Companion planting is the practice of putting different plants together in the garden to benefit one or both of them. It can be as simple or as complicated as you want to make it. Some of the charts listing plants that should be together are so complicated that they scare people.
The idea is that some plants repel pests, attract beneficial insects, or alter the soil in some ways. Some plants just don’t like to grow next to each other. Growing different plants in the same space can maximize the available space. It can also limit pest damage to your crop if your crop is spaced out throughout the garden. You have less chance of all your crop being destroyed. Sometimes one plant can protect another from harsh weather. Some crops like cooler, shadier growing conditions, so they can be planted at the base of something taller. Sometimes planting a sacrificial crop that is particularly tasty to a nasty pest, can keep that pest away from your plants.
The Three Sisters is a popular example of a system intended to benefit all three plants. The system is commonly attributed to Indigenous agricultural practices being developed before contact. Corn is planted with pole beans and squash, the idea being that the corn provides support for the climbing beans. Beans also fix nitrogen in the soil. The squash plants provide ground cover, protecting the roots from moisture loss, and sun, while also keeping weeds at bay. The squash are said to keep raccoons away from the corn and beans, because the raccoons do not like the prickly squash vines on their feet. In my experience, it takes a lot more than a few prickly squash plants to deter raccoons, but the rest of the plan is sound.
The first companion plant that most people discover is the marigold. There are many different kinds, colours, and sizes. Marigolds attract bees, pollinators, and other beneficial insects such as ladybugs, parasitic wasps, and hoverflies. These beneficial insects attack nasties, such as aphids. Parasitic wasps destroy tomato hornworms by laying their eggs in the body of the hornworm. Marigolds can be a trap crop for some things, such as slugs, and can repel some insects such as squash bugs.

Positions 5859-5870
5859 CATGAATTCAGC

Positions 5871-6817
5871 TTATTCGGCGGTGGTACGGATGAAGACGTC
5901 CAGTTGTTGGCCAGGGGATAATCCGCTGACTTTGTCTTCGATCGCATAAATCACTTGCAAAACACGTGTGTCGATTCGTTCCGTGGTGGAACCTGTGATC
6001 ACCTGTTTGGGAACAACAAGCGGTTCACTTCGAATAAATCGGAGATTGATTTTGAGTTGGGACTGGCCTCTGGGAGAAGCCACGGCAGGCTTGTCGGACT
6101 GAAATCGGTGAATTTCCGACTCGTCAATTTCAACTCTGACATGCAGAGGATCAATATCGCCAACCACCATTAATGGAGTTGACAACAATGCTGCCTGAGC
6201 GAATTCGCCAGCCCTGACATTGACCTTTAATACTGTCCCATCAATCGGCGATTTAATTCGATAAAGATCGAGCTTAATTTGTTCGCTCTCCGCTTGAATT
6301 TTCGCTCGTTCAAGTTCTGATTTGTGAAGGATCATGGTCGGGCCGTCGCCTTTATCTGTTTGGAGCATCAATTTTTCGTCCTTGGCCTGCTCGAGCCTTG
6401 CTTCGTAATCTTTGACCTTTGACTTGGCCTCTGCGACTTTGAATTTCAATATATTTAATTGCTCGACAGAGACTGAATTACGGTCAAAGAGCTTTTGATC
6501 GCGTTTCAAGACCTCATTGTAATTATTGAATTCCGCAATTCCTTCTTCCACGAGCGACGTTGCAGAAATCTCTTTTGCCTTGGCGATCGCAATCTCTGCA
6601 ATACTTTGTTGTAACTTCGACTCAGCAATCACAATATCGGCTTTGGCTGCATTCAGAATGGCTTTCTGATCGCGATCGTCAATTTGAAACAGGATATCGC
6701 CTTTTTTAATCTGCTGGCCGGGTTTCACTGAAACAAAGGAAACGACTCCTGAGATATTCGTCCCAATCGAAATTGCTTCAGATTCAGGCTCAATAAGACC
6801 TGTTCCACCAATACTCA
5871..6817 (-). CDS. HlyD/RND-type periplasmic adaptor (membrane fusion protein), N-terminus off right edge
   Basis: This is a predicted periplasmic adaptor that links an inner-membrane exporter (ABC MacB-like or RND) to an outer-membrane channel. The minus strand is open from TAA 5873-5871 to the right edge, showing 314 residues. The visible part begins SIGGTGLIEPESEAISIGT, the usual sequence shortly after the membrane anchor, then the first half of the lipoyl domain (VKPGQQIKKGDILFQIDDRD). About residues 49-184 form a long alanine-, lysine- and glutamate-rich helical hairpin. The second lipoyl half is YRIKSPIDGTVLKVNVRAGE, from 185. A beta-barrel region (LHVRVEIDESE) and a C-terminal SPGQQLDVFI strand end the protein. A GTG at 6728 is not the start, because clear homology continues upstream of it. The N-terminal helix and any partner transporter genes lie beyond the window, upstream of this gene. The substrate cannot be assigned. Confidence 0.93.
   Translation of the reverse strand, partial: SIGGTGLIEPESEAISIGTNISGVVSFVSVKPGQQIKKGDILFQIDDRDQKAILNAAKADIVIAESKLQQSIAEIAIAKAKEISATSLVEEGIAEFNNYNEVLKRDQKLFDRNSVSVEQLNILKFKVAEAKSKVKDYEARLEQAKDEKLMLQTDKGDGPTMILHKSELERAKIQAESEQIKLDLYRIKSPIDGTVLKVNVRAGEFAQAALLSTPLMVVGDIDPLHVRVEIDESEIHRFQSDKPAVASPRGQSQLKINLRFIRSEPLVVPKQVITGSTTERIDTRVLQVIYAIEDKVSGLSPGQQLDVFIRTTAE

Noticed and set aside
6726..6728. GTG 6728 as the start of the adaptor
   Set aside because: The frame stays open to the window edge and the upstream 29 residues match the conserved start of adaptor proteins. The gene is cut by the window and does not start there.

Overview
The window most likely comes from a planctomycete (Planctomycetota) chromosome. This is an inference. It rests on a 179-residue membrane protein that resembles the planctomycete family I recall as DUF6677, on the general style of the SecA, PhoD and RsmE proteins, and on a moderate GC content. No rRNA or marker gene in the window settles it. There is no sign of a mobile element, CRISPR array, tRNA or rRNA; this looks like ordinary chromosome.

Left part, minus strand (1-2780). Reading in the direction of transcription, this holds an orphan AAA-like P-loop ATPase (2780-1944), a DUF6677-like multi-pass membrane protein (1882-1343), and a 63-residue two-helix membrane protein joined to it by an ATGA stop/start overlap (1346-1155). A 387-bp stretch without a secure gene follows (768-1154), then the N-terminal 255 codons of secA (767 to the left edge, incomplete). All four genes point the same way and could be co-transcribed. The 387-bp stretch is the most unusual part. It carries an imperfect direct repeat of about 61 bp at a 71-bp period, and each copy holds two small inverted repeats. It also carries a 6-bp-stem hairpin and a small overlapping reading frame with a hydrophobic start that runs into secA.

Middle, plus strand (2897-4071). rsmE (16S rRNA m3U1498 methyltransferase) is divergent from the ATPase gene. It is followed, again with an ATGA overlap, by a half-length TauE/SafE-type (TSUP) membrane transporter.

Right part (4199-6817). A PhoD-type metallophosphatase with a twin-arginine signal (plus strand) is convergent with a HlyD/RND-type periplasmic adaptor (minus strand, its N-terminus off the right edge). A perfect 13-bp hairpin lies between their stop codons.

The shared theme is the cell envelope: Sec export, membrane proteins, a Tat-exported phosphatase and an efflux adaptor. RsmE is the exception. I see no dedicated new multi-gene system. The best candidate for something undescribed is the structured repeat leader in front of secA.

Some plants, although very beneficial in many ways, just don’t do well with other things. Fennel is a good example. It will stunt the growth of some things planted near it, such as bush beans or tomatoes. But, it is a food for the swallowtail butterfly, and it attracts hoverflies, ladybugs, parasitic wasps, and tachnid flies. Those are all beneficial insects, so plant lots of fennel on the edge of your garden, just not right beside your vegetables! Basil goes hand and hand with tomatoes. It improves their flavour, and helps repel tomato hornworm. All beans fix nitrogen in the soil, so plant them with carrots, cucumbers, peas, brassicas, and eggplant. Pole beans and beets stunt each other. Borage is excellent for attracting pollinators, so plant it next to squash or cucumbers, and it repels tomato hornworm and cabbage moths. Catnip attracts pollinators and parasitic wasps. It also repels aphids and squash bugs. Oregano and Marjoram repels cabbage moths. Radishes grow fast, and are good companions for beans, beets, cucumbers, peas, and tomatoes. Try planting a few radishes around where you are going to plant squash. Let them grow and bloom. Most of the herbs provide some protection in your garden and attract beneficial insects. Most flowers will also attract beneficial insects and pollinators.
Biodiversity is always a goal in our gardens. Learning what plants can be planted together to maximize your space and yield is just another way to appreciate the diversity, and to use each of the plants to its potential. Even if companion planting seems daunting, and honestly, it does to most gardeners I think, just shake things up a bit. Stick some herbs or flowers between groups of vegetables. Don’t be afraid of interspersing one thing with another.